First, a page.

I once watched the 1996 television movie, Hostile Advances: The Kerry Ellison Story, starring Rena Sofer. This movie was the retelling of the real life events that led to Kerry Ellison filing a lawsuit against her employer for failing to take action after her repeated reports of workplace sexual harassment from a male co-worker. The Ellison vs. Brady case helped to change the way we view and respond to sexual harassment.
The movie depicted acts of workplace sexual harassment, as well as many attempts by the co-worker to publicly humiliate Kerry Ellison. But there was one scene in the movie that I found particularly gut-wrenching. The lead character, Kerry Ellison, after having reported the sexual harassment to several entities, sees a large posted announcement that the offending co-worker is receiving a promotion. In this scene, Kerry Ellison is visibly and vocally upset. The female co-worker standing next to her irritatingly asks, “Oh, Kerry, you’re not going to make a big deal about this, too, are you?” The look of shock and betrayal — and the chilling silence in that scene — still rattles me to this day. It was in that moment that Kerry Ellison realized that the very people who she thought were her friends were actually in silent agreement with her employer and labor union and thought that she really was just making a big deal out of harmless flirting. To Kerry Ellison’s astonishment, she now knew that she was more alone than she had originally thought.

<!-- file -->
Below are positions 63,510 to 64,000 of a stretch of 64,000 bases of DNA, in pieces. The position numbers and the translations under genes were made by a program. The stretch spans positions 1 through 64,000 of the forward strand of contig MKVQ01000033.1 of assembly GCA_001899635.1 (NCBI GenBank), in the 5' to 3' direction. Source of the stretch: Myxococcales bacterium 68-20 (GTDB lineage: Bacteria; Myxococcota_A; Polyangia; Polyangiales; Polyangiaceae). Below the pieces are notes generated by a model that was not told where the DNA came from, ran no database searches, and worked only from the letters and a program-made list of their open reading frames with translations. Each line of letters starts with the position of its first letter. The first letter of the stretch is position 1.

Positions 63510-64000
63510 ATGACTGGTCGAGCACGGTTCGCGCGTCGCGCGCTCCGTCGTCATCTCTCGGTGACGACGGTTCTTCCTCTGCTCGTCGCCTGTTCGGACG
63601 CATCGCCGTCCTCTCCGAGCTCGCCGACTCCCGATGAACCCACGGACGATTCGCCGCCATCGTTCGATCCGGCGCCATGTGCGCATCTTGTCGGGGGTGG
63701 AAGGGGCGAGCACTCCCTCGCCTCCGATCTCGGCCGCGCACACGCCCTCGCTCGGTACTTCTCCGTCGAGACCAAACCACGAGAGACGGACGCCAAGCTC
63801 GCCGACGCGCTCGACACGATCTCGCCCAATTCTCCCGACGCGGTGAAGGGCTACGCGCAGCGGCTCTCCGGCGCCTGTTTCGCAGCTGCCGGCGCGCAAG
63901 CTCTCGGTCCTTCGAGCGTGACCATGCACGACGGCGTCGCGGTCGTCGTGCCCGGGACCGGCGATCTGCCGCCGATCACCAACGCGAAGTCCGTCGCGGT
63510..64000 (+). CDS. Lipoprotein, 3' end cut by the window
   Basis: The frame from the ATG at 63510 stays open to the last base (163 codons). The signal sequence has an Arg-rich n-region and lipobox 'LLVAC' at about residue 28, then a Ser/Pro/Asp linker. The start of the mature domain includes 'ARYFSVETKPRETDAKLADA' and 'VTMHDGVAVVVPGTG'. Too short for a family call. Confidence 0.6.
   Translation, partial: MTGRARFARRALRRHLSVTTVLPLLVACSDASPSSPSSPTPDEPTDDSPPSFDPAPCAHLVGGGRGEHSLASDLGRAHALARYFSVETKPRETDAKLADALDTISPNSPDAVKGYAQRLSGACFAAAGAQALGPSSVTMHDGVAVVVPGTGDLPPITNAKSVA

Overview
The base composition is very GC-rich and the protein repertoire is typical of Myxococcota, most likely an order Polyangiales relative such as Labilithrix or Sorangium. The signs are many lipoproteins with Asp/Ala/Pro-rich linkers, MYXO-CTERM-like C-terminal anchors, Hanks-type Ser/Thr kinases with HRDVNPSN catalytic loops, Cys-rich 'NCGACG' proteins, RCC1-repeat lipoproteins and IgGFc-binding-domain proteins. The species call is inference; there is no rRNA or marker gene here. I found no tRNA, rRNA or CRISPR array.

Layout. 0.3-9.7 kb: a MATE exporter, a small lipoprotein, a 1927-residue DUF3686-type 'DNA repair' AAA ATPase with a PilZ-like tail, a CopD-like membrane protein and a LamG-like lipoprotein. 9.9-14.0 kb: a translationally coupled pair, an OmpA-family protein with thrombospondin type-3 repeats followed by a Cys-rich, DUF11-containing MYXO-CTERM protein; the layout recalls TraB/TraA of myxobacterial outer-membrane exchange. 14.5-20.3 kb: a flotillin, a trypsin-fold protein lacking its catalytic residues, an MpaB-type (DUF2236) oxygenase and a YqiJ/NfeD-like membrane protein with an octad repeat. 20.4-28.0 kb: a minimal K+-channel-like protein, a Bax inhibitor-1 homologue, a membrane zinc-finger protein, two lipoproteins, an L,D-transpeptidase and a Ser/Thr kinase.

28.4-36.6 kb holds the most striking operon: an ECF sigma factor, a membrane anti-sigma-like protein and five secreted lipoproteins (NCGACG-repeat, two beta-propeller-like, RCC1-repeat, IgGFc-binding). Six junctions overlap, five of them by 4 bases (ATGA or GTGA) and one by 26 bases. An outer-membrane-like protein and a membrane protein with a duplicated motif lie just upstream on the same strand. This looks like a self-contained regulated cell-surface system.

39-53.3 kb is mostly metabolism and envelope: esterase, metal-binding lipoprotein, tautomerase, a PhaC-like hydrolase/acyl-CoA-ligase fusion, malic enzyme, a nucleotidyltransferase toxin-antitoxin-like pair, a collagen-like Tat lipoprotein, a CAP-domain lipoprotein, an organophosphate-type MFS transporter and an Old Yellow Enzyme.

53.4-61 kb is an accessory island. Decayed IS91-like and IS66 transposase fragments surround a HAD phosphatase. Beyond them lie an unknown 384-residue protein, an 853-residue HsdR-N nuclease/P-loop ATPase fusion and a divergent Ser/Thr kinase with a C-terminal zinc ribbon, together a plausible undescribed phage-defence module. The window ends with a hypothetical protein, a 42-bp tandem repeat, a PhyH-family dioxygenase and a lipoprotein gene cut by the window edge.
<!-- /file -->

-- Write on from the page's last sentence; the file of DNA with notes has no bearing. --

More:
So, my question is this: How are we responding to issues of sexual harassment in the church? Are our churches willing and able to put aside our own opinions and views about the people who report such infractions, in order to help them and to follow proper reporting procedures? Romans 12:15 tells us to “Rejoice with those who rejoice; weep with those who weep.” Are we listening and responding with a compassionate heart or with preconceived notions?